Allegedly Driving “Super Drunk” in Clinton County
John Kivela, the 46-year-old Michigan State Representative who was arrested for drunk driving in early November, will be facing “super drunk” charges. At the time of his arrest, no information was released regarding his BAC reading, so this news comes as a bit of a surprise.
Court records show that Kivela was arrested while driving to Lansing, late in the evening of November 9th. According to the police report that documents the incident, he was was allegedly speeding and swerving on US-127, doing 80 mph in a 70 zone.
The arresting officer, a deputy with the Clinton County Sheriff’s Department, said that when he pulled Kivela over, there was an open bottle of whiskey in the vehicle with him. He also seemed confused about how he had come to be there, but was certain of where he was going.
A statement was released on Kivela’s behalf, the day after his arrest, by Grassroots Midwest. The statement admitted that Kivela had been arrested for operating while intoxicated, and contained a formal apology. The apology was aimed at his wife and family, but also included his constituents and supporters.
Also in the initial statement was information about the fact that Kivela suffers from alcoholism. With regards to his issues with alcohol abuse, Kivela said the following, “I have battled with alcoholism for most of my adult life. My dependence on alcohol has become a problem, and I plan to seek treatment immediately.”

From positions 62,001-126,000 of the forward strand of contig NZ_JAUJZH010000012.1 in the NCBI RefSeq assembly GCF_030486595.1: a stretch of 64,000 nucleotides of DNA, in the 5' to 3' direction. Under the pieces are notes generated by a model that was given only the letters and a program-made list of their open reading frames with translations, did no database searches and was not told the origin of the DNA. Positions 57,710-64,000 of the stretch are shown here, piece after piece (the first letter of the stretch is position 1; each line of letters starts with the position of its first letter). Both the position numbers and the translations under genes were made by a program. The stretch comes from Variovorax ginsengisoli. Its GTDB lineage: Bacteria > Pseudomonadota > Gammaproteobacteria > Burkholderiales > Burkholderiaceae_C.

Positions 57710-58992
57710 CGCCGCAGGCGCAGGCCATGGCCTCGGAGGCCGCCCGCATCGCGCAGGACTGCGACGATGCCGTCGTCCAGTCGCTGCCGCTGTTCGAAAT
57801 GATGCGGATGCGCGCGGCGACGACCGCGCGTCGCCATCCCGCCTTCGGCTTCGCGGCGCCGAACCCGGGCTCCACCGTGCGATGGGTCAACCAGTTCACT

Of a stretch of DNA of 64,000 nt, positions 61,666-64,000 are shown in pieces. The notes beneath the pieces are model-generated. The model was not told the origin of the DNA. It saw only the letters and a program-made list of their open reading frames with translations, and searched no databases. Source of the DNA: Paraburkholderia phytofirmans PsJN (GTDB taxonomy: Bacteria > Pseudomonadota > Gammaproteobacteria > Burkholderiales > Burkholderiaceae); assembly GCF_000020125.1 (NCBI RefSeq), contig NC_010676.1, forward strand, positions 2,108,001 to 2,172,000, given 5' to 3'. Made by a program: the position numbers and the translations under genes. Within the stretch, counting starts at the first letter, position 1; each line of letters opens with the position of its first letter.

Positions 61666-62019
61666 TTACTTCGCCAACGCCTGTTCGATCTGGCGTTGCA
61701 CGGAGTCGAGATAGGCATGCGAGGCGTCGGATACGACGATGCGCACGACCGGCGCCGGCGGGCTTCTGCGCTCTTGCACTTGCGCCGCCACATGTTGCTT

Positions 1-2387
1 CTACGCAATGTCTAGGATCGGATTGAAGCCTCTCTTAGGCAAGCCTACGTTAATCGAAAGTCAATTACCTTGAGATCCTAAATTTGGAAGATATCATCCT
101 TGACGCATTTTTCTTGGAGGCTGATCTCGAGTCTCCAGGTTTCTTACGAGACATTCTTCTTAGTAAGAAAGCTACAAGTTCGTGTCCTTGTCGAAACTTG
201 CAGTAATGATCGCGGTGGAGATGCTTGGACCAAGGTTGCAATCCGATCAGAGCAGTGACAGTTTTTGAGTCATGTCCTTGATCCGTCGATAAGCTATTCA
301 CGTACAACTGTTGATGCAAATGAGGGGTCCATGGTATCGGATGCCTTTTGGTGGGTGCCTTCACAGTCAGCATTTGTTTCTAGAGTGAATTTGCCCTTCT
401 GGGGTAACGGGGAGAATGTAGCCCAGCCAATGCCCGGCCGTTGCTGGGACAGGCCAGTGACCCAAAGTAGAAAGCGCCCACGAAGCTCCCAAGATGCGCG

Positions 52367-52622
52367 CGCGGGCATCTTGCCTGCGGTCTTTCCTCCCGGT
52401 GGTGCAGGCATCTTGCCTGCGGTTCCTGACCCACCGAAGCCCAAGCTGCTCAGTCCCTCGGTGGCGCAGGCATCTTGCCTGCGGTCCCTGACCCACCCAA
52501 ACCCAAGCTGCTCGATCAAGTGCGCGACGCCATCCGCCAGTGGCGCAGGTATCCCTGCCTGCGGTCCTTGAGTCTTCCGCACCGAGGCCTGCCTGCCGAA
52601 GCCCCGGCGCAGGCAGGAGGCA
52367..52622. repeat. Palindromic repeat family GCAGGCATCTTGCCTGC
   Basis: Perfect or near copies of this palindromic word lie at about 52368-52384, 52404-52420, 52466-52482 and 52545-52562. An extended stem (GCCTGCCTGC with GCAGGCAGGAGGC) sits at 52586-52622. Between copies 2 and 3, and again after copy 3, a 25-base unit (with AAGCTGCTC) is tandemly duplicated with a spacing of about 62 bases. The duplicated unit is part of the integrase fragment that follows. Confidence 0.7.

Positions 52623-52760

A second statement has since been released by Joshua Pugh, Kivela’s spokesperson. Pugh claims that since his release from the Clinton County Jail, Kivela has entered treatment. He describes the lawmaker’s approach as “focused on getting better, not looking back.”
Super drunk, by definition, means that a drunk driver’s BAC is 0.17 or higher. In effect, twice the legal limit for drunk driving in Michigan. And because the BAC is two times the limit or more, the penalties tend to reflect that fact.
A super drunk charge is usually punished by up to 180 days in jail, as opposed to the usual 90 for a standard DUI charge. In addition, the fines are higher, at $700, and the community service requirements, at 360 hours, are often doubled. There is also the potential loss of one’s license, required completion of an alcohol abuse program, and the required installation of an ignition interlock device.